encourages rapid growth in output that will in turn increase the national
income as a consequence; it will lead to higher standard of living in
developing economies like Nigeria.  Salimono
(1999) also opined that globalisation offers these developing economies with
the opportunity to eliminate poverty. Nevertheless, as is not the case in all
developing countries, in some developing countries, even with globalisation it
is still difficult to eradicate poverty.  Poverty can be reduced but cannot be eradicated
entirely from an economy, no matter how much it has developed or advanced it
may be.

Awake (2000), to
emphasis his point that the drastic increase in prosperity that globalisation
has brought about in South Asia may not be unconnected, noted that a family’s
income in has increased three times than it had been 50 years ago. However, the
real situation in Nigeria is quite the opposite, where the real income has been
decreasing instead of increasing. This may be due to the fact that, the crude
oil found and extracted in Nigeria is exported to developed economies only to
the imported back to the country in the refined form as petroleum to be sold to
the citizens of Nigeria at a higher price.

Therefore, the people
do not really gain from the discovery of crude oil and the subsequent path that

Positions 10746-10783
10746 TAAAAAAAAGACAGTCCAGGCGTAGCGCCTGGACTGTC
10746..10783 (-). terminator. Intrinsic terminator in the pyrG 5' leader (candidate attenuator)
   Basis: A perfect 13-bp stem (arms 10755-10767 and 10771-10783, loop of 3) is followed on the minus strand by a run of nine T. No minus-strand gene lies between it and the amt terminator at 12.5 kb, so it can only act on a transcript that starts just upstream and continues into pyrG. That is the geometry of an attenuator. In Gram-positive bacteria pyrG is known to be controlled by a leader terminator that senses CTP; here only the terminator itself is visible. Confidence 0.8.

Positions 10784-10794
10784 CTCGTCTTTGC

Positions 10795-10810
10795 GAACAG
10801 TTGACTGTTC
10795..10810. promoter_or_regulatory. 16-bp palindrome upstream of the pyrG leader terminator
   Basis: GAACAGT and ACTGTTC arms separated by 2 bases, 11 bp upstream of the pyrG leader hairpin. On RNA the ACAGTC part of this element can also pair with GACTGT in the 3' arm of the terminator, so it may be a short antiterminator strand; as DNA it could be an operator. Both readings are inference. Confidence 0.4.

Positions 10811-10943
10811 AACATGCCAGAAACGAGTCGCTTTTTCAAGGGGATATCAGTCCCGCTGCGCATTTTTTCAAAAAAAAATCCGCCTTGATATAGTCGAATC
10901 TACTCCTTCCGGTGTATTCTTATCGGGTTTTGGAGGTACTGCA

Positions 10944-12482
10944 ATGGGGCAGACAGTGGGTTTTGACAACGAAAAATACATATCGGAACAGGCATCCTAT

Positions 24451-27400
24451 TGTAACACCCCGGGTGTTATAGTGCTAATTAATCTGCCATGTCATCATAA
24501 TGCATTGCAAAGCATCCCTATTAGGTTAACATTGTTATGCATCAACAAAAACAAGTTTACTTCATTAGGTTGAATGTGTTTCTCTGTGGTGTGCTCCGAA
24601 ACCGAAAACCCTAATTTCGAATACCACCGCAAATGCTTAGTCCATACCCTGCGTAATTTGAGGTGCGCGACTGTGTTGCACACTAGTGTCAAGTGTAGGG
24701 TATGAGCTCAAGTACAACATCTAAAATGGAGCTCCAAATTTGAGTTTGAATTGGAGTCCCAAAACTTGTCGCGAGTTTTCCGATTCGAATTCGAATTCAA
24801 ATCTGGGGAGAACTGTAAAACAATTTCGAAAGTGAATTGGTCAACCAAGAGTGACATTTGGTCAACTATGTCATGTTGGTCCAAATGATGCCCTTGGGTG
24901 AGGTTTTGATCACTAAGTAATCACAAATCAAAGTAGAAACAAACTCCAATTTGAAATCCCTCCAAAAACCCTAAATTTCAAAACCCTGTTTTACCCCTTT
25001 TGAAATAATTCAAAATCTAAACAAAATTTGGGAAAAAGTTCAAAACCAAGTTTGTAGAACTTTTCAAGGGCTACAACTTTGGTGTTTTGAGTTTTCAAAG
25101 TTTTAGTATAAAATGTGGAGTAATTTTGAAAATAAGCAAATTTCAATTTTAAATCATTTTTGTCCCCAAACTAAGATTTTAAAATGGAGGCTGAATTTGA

led to globalisation; instead, they lose even more than before. As it is a lost
opportunity for employment & essentially a better standard of living as
these refineries are not within the country which could provide employment to
the local population.

Globalization
is a process of intensified and broadened interdependence among nations.
According to Peter (2002), globalization creates global market place, which,
with the development in communication technology, can be accessed by virtually
any one from any location. Thus, it opens up a world of opportunities for business and also link them to market, which was hitherto unknown to them. In this
process, there is decrease the possibility of wars among nations. Awake (2002)
noted that interaction among people has the potential for improving global solidarity.
It maintained that some human right organizations have been able to tap the
resources of the people to promote their effectiveness. For instance, in 1997international treaty banning
land mines was achieved through mobilization of the people of the world through Internet.
Despite these positive effects many people are still of the opinion that
globalization poses tension and dilemma to countries integrated to the economy.
The greatest concern about globalization expressed by Awake (2002) is the
ever-increasing gap between the haves and the have-nots. It is observed that while the
global wealth has increased, it has become concentrated in the hands of the few
privileged individuals and few countries.

SOCIO-ECONOMIC EFFECTS

The location of these
countries isolates them entirely from the rest of the economic world with it
being riddled with various communication as well as transportation barriers.